Stuck near Turnpike Exit 13 by the Goethals? Looking to eat pizza on the hood of your car? Craving sausage bread? Al Santillo can address these desires.
On a spring day in 2006 my wife and I were cruising the streets of Elizabeth as our daughter napped in the backseat. And there it was: Santillo's, established in 1918. Not too shabby, considering that Lombardi's — which opened in New York City in 1905 — claims to be the nations's oldest pizzeria.
But I blew it: I went in, saw no tables, no people, grabbed a free magnet, and ran out. I'm not sure if it was the quiet alley approach or the lack of tables or ambiance that scared me away, but I didn't try a thing.
Over the next four and a half years, the magnet teased me from my refrigerator door. I felt guilty for not having a slice.
Santillo's is only a couple of (high $ toll) bridges away from Brooklyn but it took me over four years to return. In October 2010 I went on Scott's Pizza Tour (Pizzacentric journal entry here), during which Scott, who grew up in Union County near Santillo's, told me that I really ought to go, that Al Santillo is a great guy, and that the pizza is excellent. I told Scott about my magnet. He was envious.
Later that month, on my way back from an appointment in central New Jersey, I returned this time to taste Santillo's baked goods.
Al and his son Nicholas were there. Al likes to talk about anything pizza related: pizza, pizza ovens, coal versus gas, baking and bread, quality control, the Santillo family history, the different eras of pizza. Scott was right: Al is awesome.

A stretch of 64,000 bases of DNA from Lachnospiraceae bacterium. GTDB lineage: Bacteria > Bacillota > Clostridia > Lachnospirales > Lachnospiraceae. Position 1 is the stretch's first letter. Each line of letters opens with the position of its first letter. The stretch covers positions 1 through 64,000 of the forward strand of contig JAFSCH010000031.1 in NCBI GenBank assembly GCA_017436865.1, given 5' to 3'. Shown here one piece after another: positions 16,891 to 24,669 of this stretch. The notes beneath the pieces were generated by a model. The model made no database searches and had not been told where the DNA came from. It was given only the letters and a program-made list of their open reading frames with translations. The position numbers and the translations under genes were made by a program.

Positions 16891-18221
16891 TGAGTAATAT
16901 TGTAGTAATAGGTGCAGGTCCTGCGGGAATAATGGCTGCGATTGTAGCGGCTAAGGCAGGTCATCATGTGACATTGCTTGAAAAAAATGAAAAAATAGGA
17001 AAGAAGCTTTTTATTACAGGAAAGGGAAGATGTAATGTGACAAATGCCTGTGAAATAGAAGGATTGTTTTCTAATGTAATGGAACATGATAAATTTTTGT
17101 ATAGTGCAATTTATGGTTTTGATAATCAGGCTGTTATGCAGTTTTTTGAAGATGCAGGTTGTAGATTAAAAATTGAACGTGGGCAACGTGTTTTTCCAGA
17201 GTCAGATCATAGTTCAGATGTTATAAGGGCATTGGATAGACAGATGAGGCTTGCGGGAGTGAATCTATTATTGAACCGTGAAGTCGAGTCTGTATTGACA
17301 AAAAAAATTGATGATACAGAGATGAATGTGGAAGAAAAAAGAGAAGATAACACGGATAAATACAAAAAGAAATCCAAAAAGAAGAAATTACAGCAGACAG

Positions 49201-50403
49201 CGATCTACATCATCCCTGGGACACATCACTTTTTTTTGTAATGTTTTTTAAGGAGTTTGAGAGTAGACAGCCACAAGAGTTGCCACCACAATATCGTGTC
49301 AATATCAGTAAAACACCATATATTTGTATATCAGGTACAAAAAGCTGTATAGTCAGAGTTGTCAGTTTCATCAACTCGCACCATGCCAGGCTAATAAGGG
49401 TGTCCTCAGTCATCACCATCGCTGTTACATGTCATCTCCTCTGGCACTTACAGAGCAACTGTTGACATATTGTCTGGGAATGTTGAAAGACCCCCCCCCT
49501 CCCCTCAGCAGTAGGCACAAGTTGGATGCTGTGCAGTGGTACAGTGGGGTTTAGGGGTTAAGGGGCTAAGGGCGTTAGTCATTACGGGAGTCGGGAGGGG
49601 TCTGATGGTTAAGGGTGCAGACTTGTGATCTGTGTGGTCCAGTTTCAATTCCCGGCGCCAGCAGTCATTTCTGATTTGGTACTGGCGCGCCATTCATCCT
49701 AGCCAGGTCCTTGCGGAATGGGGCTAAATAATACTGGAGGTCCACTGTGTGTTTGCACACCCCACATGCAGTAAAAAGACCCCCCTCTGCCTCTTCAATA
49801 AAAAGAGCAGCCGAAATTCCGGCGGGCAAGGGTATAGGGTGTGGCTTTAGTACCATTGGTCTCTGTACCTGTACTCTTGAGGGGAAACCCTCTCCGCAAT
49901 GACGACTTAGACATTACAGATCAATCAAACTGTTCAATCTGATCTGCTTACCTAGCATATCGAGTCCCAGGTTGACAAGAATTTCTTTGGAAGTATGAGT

I chose a couple of squares to eat in the car (great crust, chewy well-done mozzaerella). Then Al insisted I try his sausage and cheese bread.
The pizza is fantastic and Santillo's offers many styles worthy of pizza dreams, but the sausage bread offers the true incentive for a veer off the highway.
Here's how they make it. They roll out a dough as flat as a pizza and cover it with large pieces of local Italian sausage (pork, fennel, black pepper, salt) and chunks of mozzarella. Then, Al says, they "roll it up like a gym towel" and let it rise (or, sometimes no rise — it works either way) and then it's baked 12-15 minutes in the oven at 450 degrees. The result is a soft but chewy, pleasantly greasy, meaty Italian bread. I kept my extras in the fridge and cut off slice after slice to eat cold until it was gone (sigh).
(Santillo's menu makes evident Al's love for pizza by the range of styles he offers. His pies that are titled by the year and type. The "1948 Style Tomato Pie w/ Grated Cheese (No Mozzarella)", the "1957 Extra Thin 14" Round", the "1960 Style Less Cheese More Sauce", and the "1990 Style Soft and Thin Crust American Style," to name a few.)